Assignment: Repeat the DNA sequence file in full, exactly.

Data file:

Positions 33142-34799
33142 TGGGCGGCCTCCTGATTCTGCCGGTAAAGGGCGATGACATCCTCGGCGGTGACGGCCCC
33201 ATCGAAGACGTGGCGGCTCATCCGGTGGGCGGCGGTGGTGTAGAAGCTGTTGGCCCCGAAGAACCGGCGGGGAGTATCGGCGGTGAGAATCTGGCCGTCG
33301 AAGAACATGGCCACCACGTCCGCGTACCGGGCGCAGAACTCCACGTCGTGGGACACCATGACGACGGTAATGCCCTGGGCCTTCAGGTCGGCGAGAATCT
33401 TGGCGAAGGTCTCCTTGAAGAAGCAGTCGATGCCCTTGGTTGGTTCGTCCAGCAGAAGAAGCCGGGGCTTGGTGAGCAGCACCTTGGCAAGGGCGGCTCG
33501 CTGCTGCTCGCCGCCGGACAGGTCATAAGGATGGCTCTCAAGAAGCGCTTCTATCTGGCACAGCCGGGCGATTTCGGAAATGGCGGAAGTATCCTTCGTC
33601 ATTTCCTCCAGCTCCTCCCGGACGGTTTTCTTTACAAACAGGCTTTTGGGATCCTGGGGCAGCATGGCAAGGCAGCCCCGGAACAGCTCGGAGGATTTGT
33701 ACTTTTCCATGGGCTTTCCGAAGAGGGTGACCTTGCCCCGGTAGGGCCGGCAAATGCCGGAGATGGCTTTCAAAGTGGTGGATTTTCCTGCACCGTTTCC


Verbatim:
Positions 33142-34799
33142 TGGGCGGCCTCCTGATTCTGCCGGTAAAGGGCGATGACATCCTCGGCGGTGACGGCCCC
33201 ATCGAAGACGTGGCGGCTCATCCGGTGGGCGGCGGTGGTGTAGAAGCTGTTGGCCCCGAAGAACCGGCGGGGAGTATCGGCGGTGAGAATCTGGCCGTCG
33301 AAGAACATGGCCACCACGTCCGCGTACCGGGCGCAGAACTCCACGTCGTGGGACACCATGACGACGGTAATGCCCTGGGCCTTCAGGTCGGCGAGAATCT
33401 TGGCGAAGGTCTCCTTGAAGAAGCAGTCGATGCCCTTGGTTGGTTCGTCCAGCAGAAGAAGCCGGGGCTTGGTGAGCAGCACCTTGGCAAGGGCGGCTCG
33501 CTGCTGCTCGCCGCCGGACAGGTCATAAGGATGGCTCTCAAGAAGCGCTTCTATCTGGCACAGCCGGGCGATTTCGGAAATGGCGGAAGTATCCTTCGTC
33601 ATTTCCTCCAGCTCCTCCCGGACGGTTTTCTTTACAAACAGGCTTTTGGGATCCTGGGGCAGCATGGCAAGGCAGCCCCGGAACAGCTCGGAGGATTTGT
33701 ACTTTTCCATGGGCTTTCCGAAGAGGGTGACCTTGCCCCGGTAGGGCCGGCAAATGCCGGAGATGGCTTTCAAAGTGGTGGATTTTCCTGCACCGTTTCC